Six Facts That Undermine The Orange County Register's Attacks On California Clean Energy Initiatives

Over the last year, the Orange County Register has published numerous editorials that falsely portray California's pollution reduction program as costly, ineffective and arbitrarily imposed by state regulators. In fact, the program -- which incorporates a cap-and-trade program -- is part of a bipartisan law expected to benefit the state's economy.

The OC Register Portrays Clean Energy Program As An Ineffective, Job Killing Tax Imposed By State Regulators

OC Register: AB 32 Bill Is “Costly” And “Jobs-Killing.” According to the Orange County Register:

We also don't see Mr. Torlakson, Mr. Brown and others trying to make the state's economy grow faster, and so broaden the tax base. For example, the governor by himself could delay, for one year, the jobs-killing Assembly Bill 32, the Global Warming Solutions Act of 2006. In January, costly new carbon emission cap-and-trade burdens will be imposed on businesses. [Orange County Register, 5/29/12]

OC Register: Cap-And-Trade Program “Will Likely Kill Jobs, Chase Companies Out Of State And Impose $2 Billion In New Taxes.” According to the Orange County Register:

California foolishly is going where Congress fears to tread, and where even European global warming zealots are backing away. Nevertheless, an unelected, virtually unaccountable board of government overseers has voted unanimously to impose mandatory cap-and-trade regulations on California businesses that will likely kill jobs, chase companies out of state and impose $2 billion in new taxes, all in a Quixotic quest to reduce greenhouse gas emissions, a highly questionable, perhaps meaningless, goal. [Orange County Register, 10/25/11, emphasis added]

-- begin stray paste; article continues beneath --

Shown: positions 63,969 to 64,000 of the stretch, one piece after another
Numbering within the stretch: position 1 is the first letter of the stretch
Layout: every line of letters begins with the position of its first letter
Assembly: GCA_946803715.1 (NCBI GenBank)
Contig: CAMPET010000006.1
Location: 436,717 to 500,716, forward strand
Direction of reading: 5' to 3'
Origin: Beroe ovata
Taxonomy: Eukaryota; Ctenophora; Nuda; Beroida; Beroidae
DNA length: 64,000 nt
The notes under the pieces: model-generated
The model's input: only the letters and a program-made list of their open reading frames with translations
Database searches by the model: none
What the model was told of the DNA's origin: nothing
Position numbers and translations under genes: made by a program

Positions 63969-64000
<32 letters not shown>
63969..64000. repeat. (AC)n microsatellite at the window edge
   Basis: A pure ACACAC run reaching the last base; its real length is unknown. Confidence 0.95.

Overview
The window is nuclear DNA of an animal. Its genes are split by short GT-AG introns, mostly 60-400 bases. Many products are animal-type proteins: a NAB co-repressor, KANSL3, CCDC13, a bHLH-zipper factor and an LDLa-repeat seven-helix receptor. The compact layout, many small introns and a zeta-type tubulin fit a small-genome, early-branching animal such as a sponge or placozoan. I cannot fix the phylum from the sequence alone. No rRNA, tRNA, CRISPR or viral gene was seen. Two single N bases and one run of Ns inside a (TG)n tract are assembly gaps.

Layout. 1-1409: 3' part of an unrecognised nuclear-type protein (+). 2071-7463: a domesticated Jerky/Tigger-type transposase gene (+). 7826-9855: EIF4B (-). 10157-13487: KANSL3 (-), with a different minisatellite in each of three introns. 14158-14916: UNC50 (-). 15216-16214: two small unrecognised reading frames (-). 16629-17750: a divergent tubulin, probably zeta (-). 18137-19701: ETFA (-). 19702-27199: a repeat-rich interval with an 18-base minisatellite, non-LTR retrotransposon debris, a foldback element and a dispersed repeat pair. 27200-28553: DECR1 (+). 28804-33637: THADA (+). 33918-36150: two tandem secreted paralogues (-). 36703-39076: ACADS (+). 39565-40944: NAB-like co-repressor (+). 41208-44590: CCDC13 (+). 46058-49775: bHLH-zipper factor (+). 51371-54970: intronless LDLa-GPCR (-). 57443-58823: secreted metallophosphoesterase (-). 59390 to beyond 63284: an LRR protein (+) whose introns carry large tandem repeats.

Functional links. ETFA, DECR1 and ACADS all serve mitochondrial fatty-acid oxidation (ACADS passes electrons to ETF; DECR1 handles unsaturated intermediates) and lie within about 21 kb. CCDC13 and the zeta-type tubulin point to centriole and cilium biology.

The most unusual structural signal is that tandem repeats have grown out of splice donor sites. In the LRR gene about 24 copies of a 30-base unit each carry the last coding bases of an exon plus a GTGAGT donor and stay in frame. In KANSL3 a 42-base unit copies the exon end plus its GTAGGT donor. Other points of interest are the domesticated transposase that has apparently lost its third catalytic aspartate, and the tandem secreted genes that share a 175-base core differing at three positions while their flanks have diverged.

OC Register: AB 32 Won't “Solve Global Warming.” According to the Orange County Register:

The governor wants to accomplish great things, many which should be left to the private sector, by doing almost the opposite of what should be done. Seeking to fix California, his policies will continue to break it.

Nothing more epitomizes his confusion than him lauding Assembly Bill 32, the state's preposterously named Global Warming Solution Act, which even its champions confess won't solve global warming - which increasingly is recognized as a nonthreat, anyway. His plan would drive up prices, favor economically inefficient technologies over those consumers can afford and prefer and impose a costly carbon cap-and-trade system, effectively a huge tax on energy generators and users. [Orange County Register, 1/19/12, emphasis added]